A Guide to 10 Different Types of Yoga Mudras With Pictures

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There are mudras in every yoga class, sometimes there are several in one class, but if you have seen it, can you point it out? Each mudra represents something different and meaningful. With so many out there, how do we know what to use and why in our yoga and meditation practices?

Mudra means “seal” or “close”. Often these types of gestures are included in meditation or pranayama practices. Hands have special meaning to our bodies and to circulating energy. Through mudra gestures, we are able to direct different areas of the brain. So we can change our mood with a simple gesture.

But as mentioned earlier, many gestures have different meanings. Let us guide you through ten yoga mudras that will deepen your practice.

Basic knowledge of mudra

Basic knowledge of mudra

These gestures are derived from the holistic healing system of Ayurveda. They explain that practicing these mudras activates our life force through our bodies and strengthens our practice. Help us get more out of his practice. Each finger represents a specific element or role in our body. These include:

thumb = fire

index finger = wind

middle finger = space

ring finger = earth

little finger = water

Mudras are often accompanied by pranayama or yogic breathing exercises. You will often see them in poses like Sukhasana (or Relaxed Pose) or Padmasana or (Tadasana). While there are many poses that go with them, these are usually the most common mudras you’ll see in practice.

When we close our hands to form a mudra, our fingers help this current flow through our body. Let the energy flow through your body. Find out the benefits of each mudra that suits your needs.

What is the science behind mudra?

What is the science behind mudra?

We don’t yet have the precise technology to help us understand the real power behind these gestures. Like until recently, thanks to innovations in CT scanning, we didn’t have the technology to understand how meditation affects our brains. In short, when we use mudra, we close our inner energy circuits during contemplation and meditation. When we do asanas, our body is filled with energy. In choosing an intention, we focus on that energy and feel it circulating through us. When we do namaste in gestures or mudras, all these pulsating energies are turned off. This continues the momentum of this energy flow.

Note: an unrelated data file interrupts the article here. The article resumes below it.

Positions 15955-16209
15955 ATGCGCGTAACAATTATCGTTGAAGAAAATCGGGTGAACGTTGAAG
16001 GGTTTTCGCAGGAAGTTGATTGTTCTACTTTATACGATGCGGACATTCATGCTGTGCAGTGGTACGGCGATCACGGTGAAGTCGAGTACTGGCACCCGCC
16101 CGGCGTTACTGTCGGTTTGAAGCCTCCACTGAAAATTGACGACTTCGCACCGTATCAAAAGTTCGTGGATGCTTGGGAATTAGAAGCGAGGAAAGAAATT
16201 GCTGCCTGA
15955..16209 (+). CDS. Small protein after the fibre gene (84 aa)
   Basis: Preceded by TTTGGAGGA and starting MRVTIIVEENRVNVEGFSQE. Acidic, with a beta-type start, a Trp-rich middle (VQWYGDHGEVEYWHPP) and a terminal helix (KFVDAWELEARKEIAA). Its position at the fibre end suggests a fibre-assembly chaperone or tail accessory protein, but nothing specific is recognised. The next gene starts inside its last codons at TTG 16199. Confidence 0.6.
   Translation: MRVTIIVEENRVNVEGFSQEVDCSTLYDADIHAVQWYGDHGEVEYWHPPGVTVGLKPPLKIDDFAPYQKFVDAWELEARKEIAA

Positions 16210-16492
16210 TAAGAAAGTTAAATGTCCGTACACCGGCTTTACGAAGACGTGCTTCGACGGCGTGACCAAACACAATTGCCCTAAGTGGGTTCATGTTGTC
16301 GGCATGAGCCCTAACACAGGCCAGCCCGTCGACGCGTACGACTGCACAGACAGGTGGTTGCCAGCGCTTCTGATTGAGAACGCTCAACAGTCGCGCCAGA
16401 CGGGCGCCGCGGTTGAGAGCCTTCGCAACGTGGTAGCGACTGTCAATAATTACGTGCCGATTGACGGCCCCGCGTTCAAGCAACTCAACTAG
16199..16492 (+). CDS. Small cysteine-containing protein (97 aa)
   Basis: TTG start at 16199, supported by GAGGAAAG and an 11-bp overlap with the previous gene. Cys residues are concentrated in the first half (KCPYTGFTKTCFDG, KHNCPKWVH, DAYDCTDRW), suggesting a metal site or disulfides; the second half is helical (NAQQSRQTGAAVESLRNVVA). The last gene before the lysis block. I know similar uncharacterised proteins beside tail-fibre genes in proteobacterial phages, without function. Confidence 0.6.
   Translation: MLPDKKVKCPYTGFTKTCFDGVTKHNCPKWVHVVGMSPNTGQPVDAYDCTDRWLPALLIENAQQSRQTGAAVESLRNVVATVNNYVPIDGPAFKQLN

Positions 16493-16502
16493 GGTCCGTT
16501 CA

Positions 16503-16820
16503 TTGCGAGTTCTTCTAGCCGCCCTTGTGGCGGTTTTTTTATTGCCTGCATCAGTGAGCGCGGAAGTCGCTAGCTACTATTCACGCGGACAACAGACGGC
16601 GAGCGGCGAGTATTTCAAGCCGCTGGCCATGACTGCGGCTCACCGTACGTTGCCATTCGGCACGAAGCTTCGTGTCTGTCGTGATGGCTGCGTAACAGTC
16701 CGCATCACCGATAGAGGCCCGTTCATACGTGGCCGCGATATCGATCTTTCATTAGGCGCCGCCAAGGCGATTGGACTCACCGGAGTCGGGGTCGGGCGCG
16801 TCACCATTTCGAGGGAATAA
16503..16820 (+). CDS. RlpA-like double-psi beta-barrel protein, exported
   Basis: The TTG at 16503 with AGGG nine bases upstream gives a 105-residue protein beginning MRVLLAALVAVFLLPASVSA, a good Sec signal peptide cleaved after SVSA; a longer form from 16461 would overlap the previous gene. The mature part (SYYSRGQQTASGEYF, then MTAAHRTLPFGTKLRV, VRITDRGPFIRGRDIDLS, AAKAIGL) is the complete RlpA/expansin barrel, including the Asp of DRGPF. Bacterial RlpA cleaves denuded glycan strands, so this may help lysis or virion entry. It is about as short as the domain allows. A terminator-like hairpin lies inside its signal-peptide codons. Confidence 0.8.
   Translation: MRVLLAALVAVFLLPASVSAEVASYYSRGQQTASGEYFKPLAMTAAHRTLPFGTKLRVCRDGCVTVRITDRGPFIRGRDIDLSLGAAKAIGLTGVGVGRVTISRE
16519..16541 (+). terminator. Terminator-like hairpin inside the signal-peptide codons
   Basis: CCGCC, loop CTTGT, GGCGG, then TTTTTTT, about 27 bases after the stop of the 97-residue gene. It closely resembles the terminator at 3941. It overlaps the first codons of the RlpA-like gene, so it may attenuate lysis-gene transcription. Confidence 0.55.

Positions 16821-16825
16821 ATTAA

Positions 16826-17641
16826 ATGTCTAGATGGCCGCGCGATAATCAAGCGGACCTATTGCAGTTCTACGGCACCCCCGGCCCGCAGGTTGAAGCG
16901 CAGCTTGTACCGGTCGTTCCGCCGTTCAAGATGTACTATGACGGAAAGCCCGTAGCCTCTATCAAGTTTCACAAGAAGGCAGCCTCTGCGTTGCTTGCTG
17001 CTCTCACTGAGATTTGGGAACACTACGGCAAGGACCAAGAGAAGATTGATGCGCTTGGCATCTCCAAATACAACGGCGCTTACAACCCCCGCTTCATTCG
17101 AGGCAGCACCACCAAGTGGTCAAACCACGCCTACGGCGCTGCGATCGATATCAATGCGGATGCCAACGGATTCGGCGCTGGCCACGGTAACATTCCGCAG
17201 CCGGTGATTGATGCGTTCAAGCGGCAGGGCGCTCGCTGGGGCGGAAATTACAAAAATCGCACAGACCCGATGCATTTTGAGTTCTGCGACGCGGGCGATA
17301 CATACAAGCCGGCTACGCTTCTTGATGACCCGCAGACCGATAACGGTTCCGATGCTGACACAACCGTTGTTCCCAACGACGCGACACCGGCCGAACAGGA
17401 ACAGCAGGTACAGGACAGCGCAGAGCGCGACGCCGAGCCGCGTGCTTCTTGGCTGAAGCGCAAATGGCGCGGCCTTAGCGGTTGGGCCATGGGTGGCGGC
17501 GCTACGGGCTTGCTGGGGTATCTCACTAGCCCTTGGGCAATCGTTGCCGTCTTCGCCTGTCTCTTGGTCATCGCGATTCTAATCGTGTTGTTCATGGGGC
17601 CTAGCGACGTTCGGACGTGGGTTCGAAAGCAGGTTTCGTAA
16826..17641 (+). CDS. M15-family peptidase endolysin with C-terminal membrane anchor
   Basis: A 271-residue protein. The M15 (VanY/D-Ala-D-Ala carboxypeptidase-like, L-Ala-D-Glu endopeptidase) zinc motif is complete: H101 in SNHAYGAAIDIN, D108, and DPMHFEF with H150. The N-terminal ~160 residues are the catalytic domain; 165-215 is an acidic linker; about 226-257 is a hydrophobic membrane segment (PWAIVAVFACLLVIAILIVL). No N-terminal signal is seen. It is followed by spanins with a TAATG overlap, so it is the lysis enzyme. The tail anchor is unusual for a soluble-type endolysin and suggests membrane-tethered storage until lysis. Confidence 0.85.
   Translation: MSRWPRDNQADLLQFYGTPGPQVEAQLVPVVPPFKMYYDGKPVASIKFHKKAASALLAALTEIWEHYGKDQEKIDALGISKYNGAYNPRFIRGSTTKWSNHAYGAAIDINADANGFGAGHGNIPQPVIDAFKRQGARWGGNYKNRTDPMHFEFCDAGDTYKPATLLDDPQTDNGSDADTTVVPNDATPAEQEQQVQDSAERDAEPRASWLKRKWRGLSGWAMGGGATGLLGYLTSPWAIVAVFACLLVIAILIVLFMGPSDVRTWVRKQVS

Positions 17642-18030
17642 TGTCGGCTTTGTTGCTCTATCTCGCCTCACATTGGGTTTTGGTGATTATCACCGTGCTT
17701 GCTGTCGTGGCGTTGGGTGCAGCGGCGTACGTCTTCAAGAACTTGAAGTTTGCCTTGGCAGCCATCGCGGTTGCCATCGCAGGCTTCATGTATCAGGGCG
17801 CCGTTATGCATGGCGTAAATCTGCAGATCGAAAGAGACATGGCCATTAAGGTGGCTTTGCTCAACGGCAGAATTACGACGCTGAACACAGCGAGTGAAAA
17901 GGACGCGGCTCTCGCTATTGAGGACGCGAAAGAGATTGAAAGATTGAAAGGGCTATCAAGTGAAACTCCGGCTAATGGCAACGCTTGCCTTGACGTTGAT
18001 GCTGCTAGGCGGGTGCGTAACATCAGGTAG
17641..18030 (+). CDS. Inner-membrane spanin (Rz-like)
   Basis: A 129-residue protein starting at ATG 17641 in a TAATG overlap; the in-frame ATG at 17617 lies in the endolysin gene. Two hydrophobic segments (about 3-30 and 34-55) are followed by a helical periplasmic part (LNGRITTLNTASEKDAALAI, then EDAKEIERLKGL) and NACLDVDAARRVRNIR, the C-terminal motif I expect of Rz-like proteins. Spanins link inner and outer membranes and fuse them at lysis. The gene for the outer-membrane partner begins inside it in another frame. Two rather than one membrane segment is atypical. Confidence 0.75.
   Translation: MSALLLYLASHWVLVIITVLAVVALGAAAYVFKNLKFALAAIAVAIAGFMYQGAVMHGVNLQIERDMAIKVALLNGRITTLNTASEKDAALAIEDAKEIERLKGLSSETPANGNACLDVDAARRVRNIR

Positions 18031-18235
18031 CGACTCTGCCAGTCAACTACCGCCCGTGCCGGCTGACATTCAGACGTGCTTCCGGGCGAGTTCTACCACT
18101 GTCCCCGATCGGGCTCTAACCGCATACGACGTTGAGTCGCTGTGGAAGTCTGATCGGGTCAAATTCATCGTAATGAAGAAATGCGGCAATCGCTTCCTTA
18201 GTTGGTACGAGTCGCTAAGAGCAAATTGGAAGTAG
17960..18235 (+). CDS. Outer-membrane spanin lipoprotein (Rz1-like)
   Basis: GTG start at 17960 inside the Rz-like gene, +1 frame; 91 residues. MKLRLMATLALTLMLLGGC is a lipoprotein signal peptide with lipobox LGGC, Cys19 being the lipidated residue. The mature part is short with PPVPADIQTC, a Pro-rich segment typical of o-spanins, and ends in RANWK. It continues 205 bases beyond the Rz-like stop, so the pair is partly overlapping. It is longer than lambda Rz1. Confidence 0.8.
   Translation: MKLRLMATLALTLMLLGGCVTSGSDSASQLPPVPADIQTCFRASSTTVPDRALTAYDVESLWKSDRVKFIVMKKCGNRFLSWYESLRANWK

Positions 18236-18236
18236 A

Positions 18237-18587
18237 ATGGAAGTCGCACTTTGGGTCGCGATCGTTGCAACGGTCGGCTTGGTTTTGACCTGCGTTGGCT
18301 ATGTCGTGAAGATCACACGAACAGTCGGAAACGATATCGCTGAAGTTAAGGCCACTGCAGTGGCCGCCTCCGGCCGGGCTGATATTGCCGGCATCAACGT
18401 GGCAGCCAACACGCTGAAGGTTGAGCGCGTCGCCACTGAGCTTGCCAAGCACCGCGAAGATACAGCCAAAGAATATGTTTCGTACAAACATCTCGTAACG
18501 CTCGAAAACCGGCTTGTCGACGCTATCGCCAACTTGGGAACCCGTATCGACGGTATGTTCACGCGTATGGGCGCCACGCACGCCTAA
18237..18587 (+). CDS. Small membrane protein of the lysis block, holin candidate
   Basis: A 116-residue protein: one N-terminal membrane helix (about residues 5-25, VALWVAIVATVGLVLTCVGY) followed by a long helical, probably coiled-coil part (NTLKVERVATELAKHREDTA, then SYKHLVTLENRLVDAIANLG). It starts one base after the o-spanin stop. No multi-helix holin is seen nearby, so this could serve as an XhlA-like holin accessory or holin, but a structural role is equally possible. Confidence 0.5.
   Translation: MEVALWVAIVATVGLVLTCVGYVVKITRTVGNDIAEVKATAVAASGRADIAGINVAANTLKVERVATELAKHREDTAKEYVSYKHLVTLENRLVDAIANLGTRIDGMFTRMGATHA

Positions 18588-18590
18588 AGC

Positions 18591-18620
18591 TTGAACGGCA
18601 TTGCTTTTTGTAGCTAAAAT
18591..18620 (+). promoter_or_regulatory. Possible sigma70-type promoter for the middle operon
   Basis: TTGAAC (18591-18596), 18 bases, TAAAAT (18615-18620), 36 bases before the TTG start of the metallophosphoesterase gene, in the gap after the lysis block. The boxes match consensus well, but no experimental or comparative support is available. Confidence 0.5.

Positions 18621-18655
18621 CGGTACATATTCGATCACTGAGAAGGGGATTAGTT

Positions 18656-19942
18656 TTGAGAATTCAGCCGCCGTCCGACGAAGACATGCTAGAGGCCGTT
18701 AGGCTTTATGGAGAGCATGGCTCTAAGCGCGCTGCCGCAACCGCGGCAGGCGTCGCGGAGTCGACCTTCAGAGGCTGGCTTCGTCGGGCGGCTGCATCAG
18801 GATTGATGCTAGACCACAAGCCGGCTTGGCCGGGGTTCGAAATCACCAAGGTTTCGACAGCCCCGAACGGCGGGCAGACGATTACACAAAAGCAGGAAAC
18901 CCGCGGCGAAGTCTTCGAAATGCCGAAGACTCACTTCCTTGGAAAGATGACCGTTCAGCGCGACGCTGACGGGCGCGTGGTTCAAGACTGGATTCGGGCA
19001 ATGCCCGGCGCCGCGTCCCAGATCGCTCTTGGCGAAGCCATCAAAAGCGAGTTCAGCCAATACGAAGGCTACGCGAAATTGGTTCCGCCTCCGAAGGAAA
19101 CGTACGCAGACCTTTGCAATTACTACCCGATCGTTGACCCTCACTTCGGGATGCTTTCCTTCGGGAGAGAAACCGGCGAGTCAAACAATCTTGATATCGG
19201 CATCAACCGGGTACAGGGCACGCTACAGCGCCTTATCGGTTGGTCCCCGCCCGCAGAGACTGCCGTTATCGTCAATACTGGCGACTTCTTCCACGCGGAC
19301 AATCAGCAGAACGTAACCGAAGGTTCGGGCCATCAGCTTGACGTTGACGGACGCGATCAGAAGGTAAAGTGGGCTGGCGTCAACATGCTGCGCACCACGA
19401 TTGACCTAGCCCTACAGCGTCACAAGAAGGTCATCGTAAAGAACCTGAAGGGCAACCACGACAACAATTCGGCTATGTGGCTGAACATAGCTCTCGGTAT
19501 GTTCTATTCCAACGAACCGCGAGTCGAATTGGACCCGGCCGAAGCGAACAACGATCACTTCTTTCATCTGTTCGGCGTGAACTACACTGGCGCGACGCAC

On a physical level, we know that our fingers are most sensitive to neural responses, but they are also related to our endocrine glands. These glands generate an electromagnetic response when we hold our fingers together.

As mentioned, we currently do not have the technology to demonstrate the results of this energy cycle. This is because we have not tested the technique of electromagnetic body currents in these poses. However, this is a subtle understanding of how mudras channel our energy.

Origin of Mudra

The origin of the mudra remains a mystery. They have existed for thousands of years and can be seen in many cultures. Mudras are found in religions such as Hinduism, Buddhism, Christianity, and Taoism. Handprints also appear in Roman art and Egyptian hieroglyphics.

Although these cultures vary, these gestures or mudras can have different meanings depending on the culture. From channeling energy to focused intentions, powerful healing properties or psychic abilities. Recently, a total of 399 mudras have been found in rituals, meditations and postures of all these different faiths. In essence, all of these mudras are expressions of love or overcoming inner turmoil to better one’s physical or spiritual self.

Ten Yoga Mudras to Get You Started

1. Ji’an handprint

Ji’an handprint

The purpose of Gyan mudra is to improve our concentration and enhance our memory. Since it is very stimulating to the brain, this is also a mudra that encourages creativity. Ji’an is Sanskrit, meaning “knowledge” or “wisdom”.

This pose is often called the mudra of knowledge. This mudra directs the energy and focus of the person performing it. Most people practice this mudra sitting down, but some may do it standing up.

Since mudras are said to promote stability, they are most often found in poses such as the lotus position or lotus pose. Combining this mudra with thoughtful breathing techniques can help us experience its full benefits.

To enter this handprint:

  • Keep your palms facing the sky.
  • Breathe in and feel the energy flow through you.
  • When you’re ready to feel more grounded and balanced, return your palms to your legs.

2. Bodhi Mudra

Buddha handprint

This mudra design is said to enhance our mental abilities and bring clarity to our thoughts and decisions. This mudra is able to heal our mind and thoughts. In order to practice Bodhi Mudra, we instinctively create a closer connection with ourselves. In order to understand what is going on inside, we can become more aware and clear about our decisions in the outer world.

To enter this handprint:

  • By touching the tips of the pinky and thumb together.

3. Ganesha Mudra

Ganesha mudra

This mudra gets its name from the Hindu god Ganesha. In Hindu belief, Lord Ganesha is a person who helps remove obstacles in one’s life. This mudra is designed to remove stress and tension from the person.

This mudra also has a strong connection to the heart chakra because of its ability to remove fear, it also opens

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